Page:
Spirals and Using Progressions
By Toni Pierce-Sands
It’s important for students to understand the modern dance concept of the spiral in the back. The spiral allows dancers to move in a way that feels fully three-dimensional. Think of it as a carving motion, in which dancers use the arms or legs to help them carve through space and generate a turn or fall.
To help students understand the spiral, try drawing on foundational exercises from the classical modern dance techniques. Good choices are turns around the back (sitting in fourth) from the Graham technique (see Marian Horosko’s Martha Graham: The Evolution of Her Dance Theory and Training, page 233) and spiral falls from the Horton technique (see Marjorie B. Perces, Ana Marie Forsythe, and Cheryl Bell’s The Dance Technique of Lester Horton, page 156).
To teach coherent classes with a sense of progression, try incorporating the shapes, movements, and energy of the final combination or phrase into the earlier parts of class. This means no improvising the final combination on the spot—it must be choreographed in advance so the rest of class can be planned too.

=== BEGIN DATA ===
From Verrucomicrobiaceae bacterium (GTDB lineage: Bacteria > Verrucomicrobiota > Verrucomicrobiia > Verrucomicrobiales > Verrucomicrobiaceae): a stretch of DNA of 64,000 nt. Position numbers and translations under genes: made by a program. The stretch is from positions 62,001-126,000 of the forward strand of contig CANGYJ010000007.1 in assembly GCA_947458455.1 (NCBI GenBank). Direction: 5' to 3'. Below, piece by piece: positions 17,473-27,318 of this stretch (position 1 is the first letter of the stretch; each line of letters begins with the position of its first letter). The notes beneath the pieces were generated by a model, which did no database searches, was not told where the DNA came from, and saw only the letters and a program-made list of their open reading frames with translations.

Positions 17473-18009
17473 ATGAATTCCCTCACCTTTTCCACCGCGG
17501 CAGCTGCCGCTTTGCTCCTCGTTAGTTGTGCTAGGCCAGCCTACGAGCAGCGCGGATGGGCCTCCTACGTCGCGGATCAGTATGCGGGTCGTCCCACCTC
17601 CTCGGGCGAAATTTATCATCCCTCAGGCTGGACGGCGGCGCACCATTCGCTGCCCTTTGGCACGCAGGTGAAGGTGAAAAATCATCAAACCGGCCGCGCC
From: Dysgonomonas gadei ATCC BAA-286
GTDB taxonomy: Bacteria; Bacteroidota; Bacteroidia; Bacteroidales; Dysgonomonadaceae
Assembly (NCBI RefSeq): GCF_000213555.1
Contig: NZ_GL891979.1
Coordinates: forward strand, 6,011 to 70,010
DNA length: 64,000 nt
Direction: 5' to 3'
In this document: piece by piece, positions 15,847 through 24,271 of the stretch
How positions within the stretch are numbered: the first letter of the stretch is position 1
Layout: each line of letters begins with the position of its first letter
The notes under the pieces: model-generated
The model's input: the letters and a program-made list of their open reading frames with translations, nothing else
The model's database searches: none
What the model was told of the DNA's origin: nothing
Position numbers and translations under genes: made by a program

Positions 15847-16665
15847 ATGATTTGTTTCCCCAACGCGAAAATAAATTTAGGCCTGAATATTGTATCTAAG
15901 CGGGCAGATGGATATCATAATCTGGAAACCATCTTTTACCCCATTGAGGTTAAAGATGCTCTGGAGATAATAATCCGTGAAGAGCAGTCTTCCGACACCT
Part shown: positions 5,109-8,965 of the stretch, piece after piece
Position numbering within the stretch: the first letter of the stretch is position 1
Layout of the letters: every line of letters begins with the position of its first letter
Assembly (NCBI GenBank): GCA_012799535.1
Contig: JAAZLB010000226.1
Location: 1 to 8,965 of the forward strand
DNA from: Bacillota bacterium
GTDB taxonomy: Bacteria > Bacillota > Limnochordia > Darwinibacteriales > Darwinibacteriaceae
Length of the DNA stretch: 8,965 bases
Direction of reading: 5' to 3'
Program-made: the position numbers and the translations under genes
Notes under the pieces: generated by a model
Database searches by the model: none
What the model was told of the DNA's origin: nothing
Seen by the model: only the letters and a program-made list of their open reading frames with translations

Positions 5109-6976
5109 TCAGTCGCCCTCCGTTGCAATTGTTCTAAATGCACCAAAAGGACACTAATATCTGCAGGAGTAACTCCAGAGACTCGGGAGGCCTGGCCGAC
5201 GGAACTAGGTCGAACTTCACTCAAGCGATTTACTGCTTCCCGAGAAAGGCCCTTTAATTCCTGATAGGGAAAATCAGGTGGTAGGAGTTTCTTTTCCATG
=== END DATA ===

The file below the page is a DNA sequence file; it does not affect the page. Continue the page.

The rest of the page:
Especially with beginning and intermediate students, use the time spent going across the floor to introduce key elements of the combination one by one. For example, if the choreography includes a stag position, introduce it and work on refining the shape during across-the-floor sequences. Then students will already have pieces of the final phrase stored in their muscle memory. If at the end of class they’re confused by the choreography, remind them, “This is just like what we did earlier today.”
Former Alvin Ailey American Dance Theater soloist Toni Pierce-Sands is co-artistic director of TU Dance, head of the School at TU Dance Center, on faculty at the University of Minnesota, and a teacher of the Horton technique.